05:34pm Friday 22 September 2017

Genetic testing issues to be examined at Trans-Tasman roundtable

There will be two main sessions – one examining the issues surrounding prenatal testing for genetic disorders, while the other focusing on the managing of incidental findings and current issues in research involving Maori.

Both countries have produced significant research in the field, through the Australian Law Reform Commission (ALRC) reports on the protection of human genetic information and gene patents and the recent multi-year New Zealand Law Foundation-sponsored Human Genome Research Project (HGRP) which was led by the University of Otago’s Law Faculty.

This roundtable is jointly organised by the Centre for Society, Governance and Science (SoGoS), formed last year under the umbrella of the Otago Faculty of Law, and the Human Genetics Society of Australasia’s Ethics and Social Issues Committee (HGSA) with the support of NZ Genomics Ltd, Genetics Otago, Centre for Translational Cancer Research (University of Otago) and the New Zealand Law Foundation.

Earlier roundtables have examined a wide range of legal, ethical, cultural and policy issues generated by the rapid expansion of genetic knowledge and technology.

Otago Law Faculty Dean, Professor Mark Henaghan, says the roundtable meetings are incredibly valuable as a way of both sharing knowledge and bringing together a group of leading thinkers to work through the issues.

“We will be covering a variety of topics around which well-researched guidance and policy need to be discussed and developed so situations can be dealt with in a consistent manner as and when they arise.”

The first session will be chaired by Dr Jan Hodgson, Chair of the HGSA’s Ethics and Social Issues Committee.

“The first session will begin with comment from relevant experts on the scientific, practical, legal and ethical aspects of prenatal testing. Then a hypothetical clinical scenario will be introduced to generate discussion, touching on areas such as non-invasive prenatal screening (NIPS) to check if a foetus has any genetic abnormalities,” Dr Hodgson says.

The second session, chaired by Professor Ingrid Winship, the Australian partner who co-initiated the Roundtable, will look at current issues in research involving Maori and examine the whole area of incidental findings.

“The latter involves the question of how do we deal with unexpected findings from genetic testing that may be potentially more clinically important than the presenting disease itself?”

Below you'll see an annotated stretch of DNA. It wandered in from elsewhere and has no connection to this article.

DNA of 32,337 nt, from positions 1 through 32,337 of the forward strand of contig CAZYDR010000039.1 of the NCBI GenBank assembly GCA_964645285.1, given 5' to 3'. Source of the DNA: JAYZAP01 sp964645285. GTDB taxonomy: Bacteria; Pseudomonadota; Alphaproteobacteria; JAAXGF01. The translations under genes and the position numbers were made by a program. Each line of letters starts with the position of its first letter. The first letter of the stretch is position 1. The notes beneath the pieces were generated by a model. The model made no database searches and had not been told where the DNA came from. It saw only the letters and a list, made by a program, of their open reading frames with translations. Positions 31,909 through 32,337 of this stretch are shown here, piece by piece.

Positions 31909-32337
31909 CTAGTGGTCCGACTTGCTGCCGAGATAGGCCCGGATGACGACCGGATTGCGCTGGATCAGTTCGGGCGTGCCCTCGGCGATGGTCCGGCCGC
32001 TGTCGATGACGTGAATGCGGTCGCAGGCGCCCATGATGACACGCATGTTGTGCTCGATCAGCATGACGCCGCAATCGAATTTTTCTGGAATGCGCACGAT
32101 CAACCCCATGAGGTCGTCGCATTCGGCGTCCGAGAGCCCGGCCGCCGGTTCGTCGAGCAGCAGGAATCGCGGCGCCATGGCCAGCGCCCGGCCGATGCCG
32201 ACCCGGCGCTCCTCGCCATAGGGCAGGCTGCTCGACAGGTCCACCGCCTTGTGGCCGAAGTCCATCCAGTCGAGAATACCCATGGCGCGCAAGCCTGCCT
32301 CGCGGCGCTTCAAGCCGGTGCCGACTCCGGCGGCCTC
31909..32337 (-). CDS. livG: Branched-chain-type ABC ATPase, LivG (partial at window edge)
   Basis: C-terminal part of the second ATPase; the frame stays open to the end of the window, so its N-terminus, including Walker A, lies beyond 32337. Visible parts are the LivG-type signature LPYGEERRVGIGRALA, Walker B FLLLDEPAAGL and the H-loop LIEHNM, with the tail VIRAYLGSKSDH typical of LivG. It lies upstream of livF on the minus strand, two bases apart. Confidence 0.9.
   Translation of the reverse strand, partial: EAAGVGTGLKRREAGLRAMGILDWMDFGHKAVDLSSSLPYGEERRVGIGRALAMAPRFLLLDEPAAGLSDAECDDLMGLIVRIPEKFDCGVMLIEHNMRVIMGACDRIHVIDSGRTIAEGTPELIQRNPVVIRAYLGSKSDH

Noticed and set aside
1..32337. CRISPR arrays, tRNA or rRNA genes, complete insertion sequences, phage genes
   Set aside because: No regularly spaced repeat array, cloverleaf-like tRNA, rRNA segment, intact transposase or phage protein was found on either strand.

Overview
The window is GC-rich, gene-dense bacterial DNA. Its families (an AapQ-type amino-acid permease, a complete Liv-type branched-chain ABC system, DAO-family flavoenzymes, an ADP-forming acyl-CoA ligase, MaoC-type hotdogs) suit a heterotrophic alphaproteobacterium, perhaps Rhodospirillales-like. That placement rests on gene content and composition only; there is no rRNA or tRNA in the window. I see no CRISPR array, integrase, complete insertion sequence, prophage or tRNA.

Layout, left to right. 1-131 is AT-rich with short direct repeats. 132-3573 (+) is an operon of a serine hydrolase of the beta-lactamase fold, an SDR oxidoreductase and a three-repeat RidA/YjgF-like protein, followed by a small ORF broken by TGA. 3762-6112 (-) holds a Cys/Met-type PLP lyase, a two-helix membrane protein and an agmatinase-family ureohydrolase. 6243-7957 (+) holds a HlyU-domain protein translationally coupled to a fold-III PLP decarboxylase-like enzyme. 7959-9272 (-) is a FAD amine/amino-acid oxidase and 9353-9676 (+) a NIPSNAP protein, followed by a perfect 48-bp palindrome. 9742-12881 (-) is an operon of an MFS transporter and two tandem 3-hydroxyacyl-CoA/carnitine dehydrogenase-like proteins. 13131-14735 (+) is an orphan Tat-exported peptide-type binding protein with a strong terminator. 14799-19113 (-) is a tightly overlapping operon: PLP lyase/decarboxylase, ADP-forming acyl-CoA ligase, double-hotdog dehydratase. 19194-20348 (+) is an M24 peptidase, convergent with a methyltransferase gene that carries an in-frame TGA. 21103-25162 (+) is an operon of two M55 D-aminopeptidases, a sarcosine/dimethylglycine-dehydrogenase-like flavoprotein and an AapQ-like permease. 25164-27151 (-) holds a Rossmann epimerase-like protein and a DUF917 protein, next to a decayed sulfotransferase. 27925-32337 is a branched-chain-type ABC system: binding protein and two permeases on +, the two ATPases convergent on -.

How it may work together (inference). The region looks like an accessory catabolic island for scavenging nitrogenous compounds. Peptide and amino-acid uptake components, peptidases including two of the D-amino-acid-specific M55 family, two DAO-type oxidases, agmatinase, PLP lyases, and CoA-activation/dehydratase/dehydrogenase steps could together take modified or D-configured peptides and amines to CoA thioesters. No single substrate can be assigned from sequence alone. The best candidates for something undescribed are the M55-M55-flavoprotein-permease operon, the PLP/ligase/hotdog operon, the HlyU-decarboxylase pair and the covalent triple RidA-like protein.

The roundtable discussion sessions will involve a number of distinguished academics and researchers including: Professor Winship, who is the Inaugural Chair of Adult Clinical Genetics at the University of Melbourne; Associate Professor Colin Gavaghan, Director of the New Zealand Law Foundation Centre for Law and Policy in Emerging Technologies at the University of Otago; Associate Professor Cris Print, joint Director of the New Zealand Bioinformatics Institute; and Associate Professor Clara Gaff, a certified genetic counsellor and a member of the HGSA Ethics and Social Issues Committee.

Roundtable attendees will also be addressed by Tony Lough, the CEO of NZ Genomics Ltd (NZGL), which is a collaboration involving the three universities – Otago, Massey and Auckland – with the Crown to deliver a genomics infrastructure to NZ researchers. NZGL is promoting the event to foster multi-disciplinary and public discussions about issues arising from health and medical uses of genomic technology.

More than 80 people are expected to attend the sessions. Organiser Richman Wee, from the Faculty of Law, says there is still space for late registrations.

The event is being held as part of the HGSA’s conference in Queenstown.

For more information, please contact:

Richman Wee
Centre for Society Governance and Science (SoGoS)
Faculty of Law
University of Otago
Mob 64 21 623 622


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